“People really enjoy this part,” Zettelmeyer says. “You create this situation where there are more opportunities to talk about stuff that matters. Then when you see your colleagues in the hallway, you have a good sense of where they are in their work. You’ve seen their progress and the challenges they’re dealing with. You might even have a ‘shower thought’ and share it with them the following week.”

The power of synchronous feedback

In addition to regular updates, individual contributors can also benefit from deep-dives into a specific project or problem. Traditionally, this has often looked like a “brown bag” presentation, where one of member of the lab presents their work to the rest to solicit feedback.

But another key protocol for Zettelmeyer’s Ad Tech Lab is the “no-presentation meeting,” which is also borrowed from Amazon, where PowerPoint has been banned by executive fiat since 2004.

Instead of presenting their work, lab members instead draft a document of six to eight pages to share with the broader group. Critically, the group reads that document in the meeting—not beforehand—where they offer synchronous feedback via Google Docs’ comments feature.

“At first, it can feel strange to sit in a meeting room and read in silence for half an hour,” Zettelmeyer says. “But what happens is that you end up receiving a ridiculous amount of feedback in a short period of time. And then you can focus on what really matters.”

“We keep each other honest not through explicit mechanisms of control but through a kind of useful social pressure.”

Florian Zettelmeyer

That efficiency is due to both the synchronous nature of the feedback and the social dynamic of being in the same room together, with everyone focused on the same task. Once the others have typed their comments, the person whose work is under review decides what would be most useful to bring up in discussion, having already seen the big picture.

“It’s a nice amalgamation of the meeting format and the kind of work we tend to do remotely,” Zettelmeyer says. “It makes it almost impossible to gloss over ideas or have the meeting’s purpose derailed, since all we’re doing is helping this person make significant progress in their research, and the document is right there in front of us. And when you commit to doing this regularly, you get that repetition effect.”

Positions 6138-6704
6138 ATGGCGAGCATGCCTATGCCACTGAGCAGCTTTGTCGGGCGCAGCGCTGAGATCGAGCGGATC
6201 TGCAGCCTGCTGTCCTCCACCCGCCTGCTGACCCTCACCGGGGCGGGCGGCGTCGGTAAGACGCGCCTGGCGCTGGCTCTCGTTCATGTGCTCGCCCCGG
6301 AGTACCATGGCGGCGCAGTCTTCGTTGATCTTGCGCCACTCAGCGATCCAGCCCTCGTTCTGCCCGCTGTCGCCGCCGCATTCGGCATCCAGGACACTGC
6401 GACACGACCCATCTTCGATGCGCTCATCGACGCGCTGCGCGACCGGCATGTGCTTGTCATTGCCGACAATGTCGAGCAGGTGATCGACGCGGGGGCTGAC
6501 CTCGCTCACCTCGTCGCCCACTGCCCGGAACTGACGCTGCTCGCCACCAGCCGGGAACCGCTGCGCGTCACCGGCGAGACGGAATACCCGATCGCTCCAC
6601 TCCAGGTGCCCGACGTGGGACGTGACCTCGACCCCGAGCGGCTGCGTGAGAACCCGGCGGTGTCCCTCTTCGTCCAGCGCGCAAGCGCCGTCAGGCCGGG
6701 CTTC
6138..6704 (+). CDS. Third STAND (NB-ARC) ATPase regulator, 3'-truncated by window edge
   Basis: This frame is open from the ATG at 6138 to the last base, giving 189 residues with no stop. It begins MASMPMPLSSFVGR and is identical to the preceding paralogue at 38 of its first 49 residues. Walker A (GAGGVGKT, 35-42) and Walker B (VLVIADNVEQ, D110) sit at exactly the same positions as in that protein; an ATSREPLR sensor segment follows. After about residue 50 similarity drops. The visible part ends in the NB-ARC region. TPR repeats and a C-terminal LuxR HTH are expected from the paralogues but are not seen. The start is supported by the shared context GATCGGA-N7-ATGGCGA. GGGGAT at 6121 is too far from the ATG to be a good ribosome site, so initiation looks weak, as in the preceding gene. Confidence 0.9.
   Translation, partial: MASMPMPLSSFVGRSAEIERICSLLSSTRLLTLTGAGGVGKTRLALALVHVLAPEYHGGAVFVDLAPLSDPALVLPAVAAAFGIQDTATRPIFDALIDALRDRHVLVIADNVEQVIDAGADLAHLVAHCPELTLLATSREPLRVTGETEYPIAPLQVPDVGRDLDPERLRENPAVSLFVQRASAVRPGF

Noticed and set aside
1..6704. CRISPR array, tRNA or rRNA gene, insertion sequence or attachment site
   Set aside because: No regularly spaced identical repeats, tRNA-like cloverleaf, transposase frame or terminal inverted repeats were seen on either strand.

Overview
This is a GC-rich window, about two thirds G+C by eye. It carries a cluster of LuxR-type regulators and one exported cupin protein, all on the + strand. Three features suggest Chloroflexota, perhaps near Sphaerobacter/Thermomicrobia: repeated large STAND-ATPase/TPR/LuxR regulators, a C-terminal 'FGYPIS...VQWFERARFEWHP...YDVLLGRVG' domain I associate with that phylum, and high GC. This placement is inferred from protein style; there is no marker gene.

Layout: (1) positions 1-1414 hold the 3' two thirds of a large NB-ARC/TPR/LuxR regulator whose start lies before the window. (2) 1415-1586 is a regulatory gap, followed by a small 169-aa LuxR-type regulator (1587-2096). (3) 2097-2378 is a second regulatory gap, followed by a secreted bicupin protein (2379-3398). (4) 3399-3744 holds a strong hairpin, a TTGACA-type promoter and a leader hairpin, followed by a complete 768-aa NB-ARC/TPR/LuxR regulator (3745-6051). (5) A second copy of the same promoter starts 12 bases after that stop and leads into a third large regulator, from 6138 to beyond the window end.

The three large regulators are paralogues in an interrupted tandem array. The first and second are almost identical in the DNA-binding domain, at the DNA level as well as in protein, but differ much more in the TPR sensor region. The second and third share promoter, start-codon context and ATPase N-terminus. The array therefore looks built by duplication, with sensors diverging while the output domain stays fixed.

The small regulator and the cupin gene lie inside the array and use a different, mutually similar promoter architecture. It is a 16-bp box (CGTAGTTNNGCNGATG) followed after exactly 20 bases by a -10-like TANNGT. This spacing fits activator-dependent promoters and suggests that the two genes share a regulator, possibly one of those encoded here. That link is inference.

The importance of “useful social pressure”

The wager here is that regular, high-quality feedback (in person, where possible) will result in more productive work that leads to better outcomes—in this case, stronger research. After all, in academia, as in so many industries where intellectual isolation might occur, it’s not always easy to add value to a colleagues’ work when you see it so infrequently.

“Usually, when people present, you have an hour to catch up on a year’s worth of research, and most people are not great at seeing something for the very first time and offering pathbreaking comments,” Zettelmeyer says. “But when you see the work again and again in a concentrated setting in the company of others, you can actually contribute. And you feel that sense of investment.”

This setup also sets everyone up for periodic accountability. After all, if you know you have to give an update, you will want to be able to show off the progress you have made.

“We keep each other honest not through explicit mechanisms of control but through a kind of useful social pressure,” Zettelmeyer says.

Ideally, the kind of lab Zettelmeyer has in mind would preserve employees’ autonomy while offering them the benefits of community engagement—both emotionally and in terms of improving the quality of their work.

“It’s important to get together,” Zettelmeyer says. “We all learned that coming back from the pandemic. But we also want to create the kind of community where everyone can push each other to raise their game.”

To ensure that people get value out of this kind of lab setting, it is key to pick the scope carefully, Zettelmeyer says. Go too broad and declare all marketing topics in-bounds, and you risk having too many deep dives of little interest to lab members. Go too narrow with your topics, for example, “advertising auctions,” and you risk having only one or two members get value out of the lab.

“That is why we look for a scope such as ‘digital advertising,’ which is wide enough to attract a dozen faculty members but narrow enough to ensure everyone is interested in the deep dives.”

Featured Faculty

Nancy L. Ertle Professor of Marketing; Faculty Director, Program on Data Analytics at Kellogg

About the Writer

Andrew Warren is a writer based in Southern California.